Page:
NewsQuirks 417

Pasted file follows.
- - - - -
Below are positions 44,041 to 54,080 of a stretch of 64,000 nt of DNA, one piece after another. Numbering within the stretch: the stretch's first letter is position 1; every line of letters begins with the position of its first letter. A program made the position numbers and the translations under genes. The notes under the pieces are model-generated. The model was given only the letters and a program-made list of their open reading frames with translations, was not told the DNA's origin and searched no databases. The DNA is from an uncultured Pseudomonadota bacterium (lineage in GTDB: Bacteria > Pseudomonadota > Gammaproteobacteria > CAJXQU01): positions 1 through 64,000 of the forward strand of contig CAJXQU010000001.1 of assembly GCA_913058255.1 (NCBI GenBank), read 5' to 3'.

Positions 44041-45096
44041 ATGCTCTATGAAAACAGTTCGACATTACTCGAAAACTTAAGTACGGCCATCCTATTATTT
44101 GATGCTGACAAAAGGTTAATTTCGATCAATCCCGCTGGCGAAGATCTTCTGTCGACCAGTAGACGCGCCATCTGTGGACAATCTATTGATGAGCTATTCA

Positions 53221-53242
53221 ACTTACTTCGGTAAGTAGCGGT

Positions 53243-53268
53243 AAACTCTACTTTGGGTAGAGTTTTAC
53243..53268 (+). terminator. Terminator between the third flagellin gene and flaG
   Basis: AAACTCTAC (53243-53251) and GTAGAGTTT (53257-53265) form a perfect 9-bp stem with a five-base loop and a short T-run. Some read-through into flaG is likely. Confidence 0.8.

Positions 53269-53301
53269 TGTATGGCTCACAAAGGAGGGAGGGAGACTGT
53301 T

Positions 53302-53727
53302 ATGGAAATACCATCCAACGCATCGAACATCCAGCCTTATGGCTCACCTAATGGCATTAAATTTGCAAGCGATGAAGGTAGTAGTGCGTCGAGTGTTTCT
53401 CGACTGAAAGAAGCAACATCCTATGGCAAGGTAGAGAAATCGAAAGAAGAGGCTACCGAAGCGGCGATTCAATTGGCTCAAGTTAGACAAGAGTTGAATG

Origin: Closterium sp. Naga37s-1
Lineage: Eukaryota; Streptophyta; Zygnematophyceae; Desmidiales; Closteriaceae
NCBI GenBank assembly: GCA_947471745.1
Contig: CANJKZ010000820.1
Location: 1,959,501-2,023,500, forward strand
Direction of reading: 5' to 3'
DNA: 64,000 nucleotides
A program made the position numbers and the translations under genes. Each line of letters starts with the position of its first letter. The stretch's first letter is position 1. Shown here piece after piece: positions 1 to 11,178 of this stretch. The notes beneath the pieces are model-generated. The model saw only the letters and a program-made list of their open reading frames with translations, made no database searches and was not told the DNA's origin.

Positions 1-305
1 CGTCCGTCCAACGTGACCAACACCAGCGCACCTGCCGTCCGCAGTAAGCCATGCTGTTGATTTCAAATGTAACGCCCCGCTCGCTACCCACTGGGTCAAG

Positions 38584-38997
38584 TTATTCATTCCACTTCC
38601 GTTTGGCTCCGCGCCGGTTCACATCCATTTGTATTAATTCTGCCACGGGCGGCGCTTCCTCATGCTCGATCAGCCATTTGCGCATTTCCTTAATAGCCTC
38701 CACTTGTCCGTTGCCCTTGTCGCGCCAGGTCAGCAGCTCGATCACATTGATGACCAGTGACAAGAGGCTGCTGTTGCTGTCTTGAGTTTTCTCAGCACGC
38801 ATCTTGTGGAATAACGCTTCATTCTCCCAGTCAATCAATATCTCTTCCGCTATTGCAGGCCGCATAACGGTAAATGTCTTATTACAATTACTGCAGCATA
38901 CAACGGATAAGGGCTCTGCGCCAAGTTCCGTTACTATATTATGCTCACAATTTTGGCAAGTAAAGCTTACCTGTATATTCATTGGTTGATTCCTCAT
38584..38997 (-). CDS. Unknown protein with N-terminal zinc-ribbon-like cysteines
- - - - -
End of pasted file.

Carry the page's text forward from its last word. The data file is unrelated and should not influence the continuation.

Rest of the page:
NewsQuirks 417 June 12, 1997MENSA REJECTS OF THE WEEKKen E. Richardson was killed while playing Russian roulette with his cousin, Derrick L. Richardson, 28, in Minneapolis. Ken reportedly did not object to Derrick's suggestions that they use a semiautomatic pistol instead of a revolver and that Ken go first.An unidentified man was taken to Truman Medical Center in Kansas City, Mo., after he pierced his leg trying to climb over a wrought iron fence at Grace and Holy Trinity Cathedral. Parish administrator Robin Rusconi said no one at the church knew why the man was scaling the fence, noting, "We have gates that are always open. He could have walked right through."NO SURPRISESWomen who have breast enlargements tend to drink more, have more sex partners, get pregnant younger and dye their hair more than other women, according to cancer researcher Linda S. Cook. She said her study suggests implants could be getting unfair blame for health problems that might really be caused by lifestyle factors.People who buy food in large quantities tend to eat more than people who buy smaller amounts, according to a University of Illinois study where subjects were given candy in small, medium and large packages.DO-IT-YOURSELFERS OF THE WEEKEarl Zea, 34, reported that he was sleeping when a burglar entered his home in Johnstown, N.Y., and cut off his genitals with a pair of sharp pruning shears, after which he drove himself to the hospital and underwent emergency surgery. A week later, the victim admitted that he had clipped his own penis, explaining he was trying to discourage a man who was attracted to him. County District Attorney Polly Hoye said Zea would be charged only with falsely reporting an incident, noting, "It's not against the law to remove your own penis."William Mbaruku, 65, a former medical assistant at a plantation near the Tanzanian town of Morogoro, used a razor to amputate his own foot after several doctors he visited said they would charge him $26 for the procedure. "I found the bill too much," Mbaruku said, "and decided to operate myself."WHEN DANES DINE OUTTwo Danish tourists dining with two companions at the Budapest restaurant Halaszcsarda were surprised to learn they had been charged more than $6,000 for dinner and drinks. When one of the Danes complained to consumer protection officials after being informed that Halaszcsarda had a policy of routinely multiplying menu prices by 10, city officials said they would investigate, warning that if found guilty, the restaurant could be fined up to $176 -- not 3 percent of the Danes' check.Danish actress Annette Sorensen was charged with endangering the welfare of a child while visiting New York with her American husband Exavier Wardlaw and their 14-month-old daughter. They were arrested at a restaurant after they left the girl outside, keeping an eye on her through a nearby window. The parents denied any wrongdoing, insisting that leaving infants outside restaurants in Denmark is common.LET'S TALKA 34-year-old construction worker in Bonn, Germany, was arrested and lost his job after he rammed a 4.5-ton excavator through his ex-girlfriend's bedroom window. The unidentified man had driven the excavator more than 12 miles to Ilona Vogel's house to try to win her back, but she refused to talk to him because he was drunk.IT HAPPENSPolice in Argentina arrested two men, ages 22 and 20, trying to escape on a motor scooter with a stolen toilet. The two entered a fast food restaurant in the city of Resistencia and asked to use the toilet, which police said they then wrenched out and ran off with. They jumped onto their scooter and were pursued for several blocks before police caught them and were able to return the toilet to its rightful owners.Commercial aircraft could be responsible for spreading dangerous viruses around the world -- because of sewage from on-board toilets. New Scientist magazine reported that researchers who sampled waste pumped from commercial aircraft discovered that nearly half contained infectious viruses strong enough to survive the chemicals in the planes' sewage tanks.WHOSE HEALTH PLAN ARE THEY ON?San Diego plastic surgeon Dr. Joseph Graves lost his medical license for letting a waiter friend help during liposuctions and inserting breast implants. He also faces two dozen lawsuits filed by patients, as well as one by his receptionist, who accused Graves of drugging her and performing liposuction on her against her will.Maria Soto, 42, was charged with practicing dentistry without a license in Silver Spring, Md. A patient complained that on his first visit Soto pulled the wrong tooth. She got the right one on her second visit. On the third visit, Soto told the patient his pain was caused by a tooth's being too big for his mouth, so she pulled it, filed it down and reinserted it with Krazy Glue.REVENGE OF THE NERDSTo solve the impending computer crisis scheduled for the year 2000, companies are turning to the people who caused the problem. Many of the older mainframe programmers have retired, been forced to retire early or been dismissed. They were the ones who decided, when devising programs for limited capacity computers of the 1950s and 1960s, to shorten dates to save space, using the last two digits of a year. The practice continued even when computers became more powerful. The crisis will occur, experts forecast, when 1999 ends and computers will treat the next year as 1900.Offers for the services of these original programmers run as high as $100 an hour, resulting in a booming job market that is "the revenge of the dinosaurs," said Mark Walztoni, vice president of human relations at a large information technology company in New Jersey. "These are people who, three or four years ago, somebody sat across a desk and said, 'Bad news. Your skills are out of date.' Now they're saying, 'We don't really mean it. Why don't you come back?'"TIMELY COINCIDENCEOlga Whittaker, 56, was browsing in a Miami jewelry store when she recognized her husband's stolen Rolex watch as the suspected thief tried selling it to the store manager. The $3,200 watch was stolen two days earlier at an antique show the woman's husband was attending 70 miles away. The woman grabbed suspect John Kane as the jeweler locked the door and called police. Although Whittaker said God delivered Kane to her, he told police it was simply "bad luck."Compiled by Roland Sweet from the nation's press. Send clippings, citing source and date, to POB 8130, Alexandria VA 22306.